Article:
What Is an Employee Stock Ownership Plan (ESOP)?
An employee stock ownership plan (ESOP) is an employee benefit plan that gives workers ownership interest in the company. ESOPs give the sponsoring company, the selling shareholder, and participants receive various tax benefits, making them qualified plans. Companies often use ESOPs as a corporate-finance strategy and to align the interests of their employees with those of their shareholders.
- An employee stock ownership plan gives workers ownership interest in the company.
- ESOP is usually formed to allow employees the opportunity to buy stock in a closely held company to facilitate succession planning.
- ESOPs encourage employees to do what's best for shareholders since the employees themselves are shareholders and provide companies with tax benefits, thus incentivizing owners to offer them to employees.
- Companies typically tie distributions from the plan to vesting.
Understanding Employee Stock Ownership Plans (ESOP)
An ESOP is usually formed to facilitate succession planning in a closely held company by allowing employees the opportunity to buy stock. ESOPs are set up as trust funds and can be funded by companies putting newly issued shares into them, putting cash in to buy existing company shares, or borrowing money through the entity to buy company shares.
Since ESOP shares are part of employees' remuneration package, companies can use ESOPs to keep plan participants focused on corporate performance and share price appreciation. By giving plan participants an interest in seeing the company's stock perform well, these plans supposedly encourage participants to do what's best for shareholders, since the participants themselves are shareholders. Companies often provide employees with such ownership with no upfront costs. The company may hold the provided shares in a trust for safety and growth until the employee retires or resigns from the company. Companies typically tie distributions from the plan to vesting—the proportion of shares earned for each year of service—and when an employee leaves the company,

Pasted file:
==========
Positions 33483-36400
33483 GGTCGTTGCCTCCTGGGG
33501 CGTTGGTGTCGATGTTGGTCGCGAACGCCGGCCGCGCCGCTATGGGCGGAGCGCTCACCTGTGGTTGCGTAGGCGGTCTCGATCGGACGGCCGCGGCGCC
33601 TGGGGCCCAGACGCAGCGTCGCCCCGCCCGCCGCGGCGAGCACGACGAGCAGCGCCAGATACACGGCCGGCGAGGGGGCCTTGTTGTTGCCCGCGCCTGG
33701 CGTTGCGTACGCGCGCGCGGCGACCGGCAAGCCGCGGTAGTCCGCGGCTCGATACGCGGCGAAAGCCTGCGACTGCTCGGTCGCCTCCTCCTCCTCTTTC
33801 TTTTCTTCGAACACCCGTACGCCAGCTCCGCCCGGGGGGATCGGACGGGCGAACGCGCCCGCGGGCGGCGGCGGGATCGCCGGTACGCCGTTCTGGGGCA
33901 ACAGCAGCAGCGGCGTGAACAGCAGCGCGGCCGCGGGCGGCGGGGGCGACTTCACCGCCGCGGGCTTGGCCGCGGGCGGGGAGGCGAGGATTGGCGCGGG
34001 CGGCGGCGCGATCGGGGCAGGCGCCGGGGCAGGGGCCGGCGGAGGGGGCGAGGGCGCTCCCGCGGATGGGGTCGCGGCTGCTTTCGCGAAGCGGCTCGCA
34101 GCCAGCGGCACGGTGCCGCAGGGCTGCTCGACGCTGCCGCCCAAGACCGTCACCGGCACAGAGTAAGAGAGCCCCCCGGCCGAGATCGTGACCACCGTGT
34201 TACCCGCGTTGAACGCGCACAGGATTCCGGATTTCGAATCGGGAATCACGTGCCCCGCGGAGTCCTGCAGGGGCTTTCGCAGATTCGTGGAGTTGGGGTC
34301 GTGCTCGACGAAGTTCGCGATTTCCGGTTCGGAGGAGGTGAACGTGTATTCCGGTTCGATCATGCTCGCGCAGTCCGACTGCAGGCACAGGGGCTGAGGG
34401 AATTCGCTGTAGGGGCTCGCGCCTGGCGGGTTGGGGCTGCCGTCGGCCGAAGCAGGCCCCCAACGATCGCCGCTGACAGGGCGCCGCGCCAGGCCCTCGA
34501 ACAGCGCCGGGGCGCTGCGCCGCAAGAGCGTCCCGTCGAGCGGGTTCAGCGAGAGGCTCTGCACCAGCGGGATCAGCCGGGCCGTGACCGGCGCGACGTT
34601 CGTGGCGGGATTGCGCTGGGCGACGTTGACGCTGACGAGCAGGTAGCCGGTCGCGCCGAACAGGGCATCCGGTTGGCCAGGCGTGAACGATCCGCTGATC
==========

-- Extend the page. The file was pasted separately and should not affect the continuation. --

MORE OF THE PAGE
After becoming fully vested, the company "purchases" the vested shares from the retiring or resigning employee. The money from the purchase goes to the employee in a lump sum or equal periodic payments, depending on the plan. Once the company purchases the shares and pays the employee, the company redistributes or voids the shares. Employees who resign or retire cannot take the shares of stock with them, only the cash payment. Fired employees often only qualify for the amount they have vested in the plan.
Employee-owned corporations are companies with majority holdings held by their own employees. These organizers are like cooperatives, except that the company does not distribute its capital equally. Many of these companies only provide voting rights to particular shareholders. Companies may also give senior employees the benefit of more shares compared to new employees.
ESOP and Other Forms of Employee Ownership
Stock ownership plans provide packages that act as additional benefits for employees to prevent hostility and keep a specific corporate culture that company managements want to maintain.
Other versions of employee ownership include direct-purchase programs, stock options, restricted stock, phantom stock, and stock appreciation rights. Direct-purchase plans let employees purchase shares of their respective companies with their personal after-tax money. Some countries provide special tax-qualified plans that let employees purchase company stock at discounted prices. Restricted stock gives the employees the right to receive shares as a gift or a purchased item after meeting particular restrictions, such as working for a specific period or hitting specific performance targets. Stock options provide employees with the opportunity to buy shares at a fixed price for a set period. Phantom stock provides cash bonuses for good employee performance. These bonuses equate to the value of a particular number of shares. Stock appreciation rights give employees the right to raise the value of an assigned number of shares. Companies usually pay these shares in cash.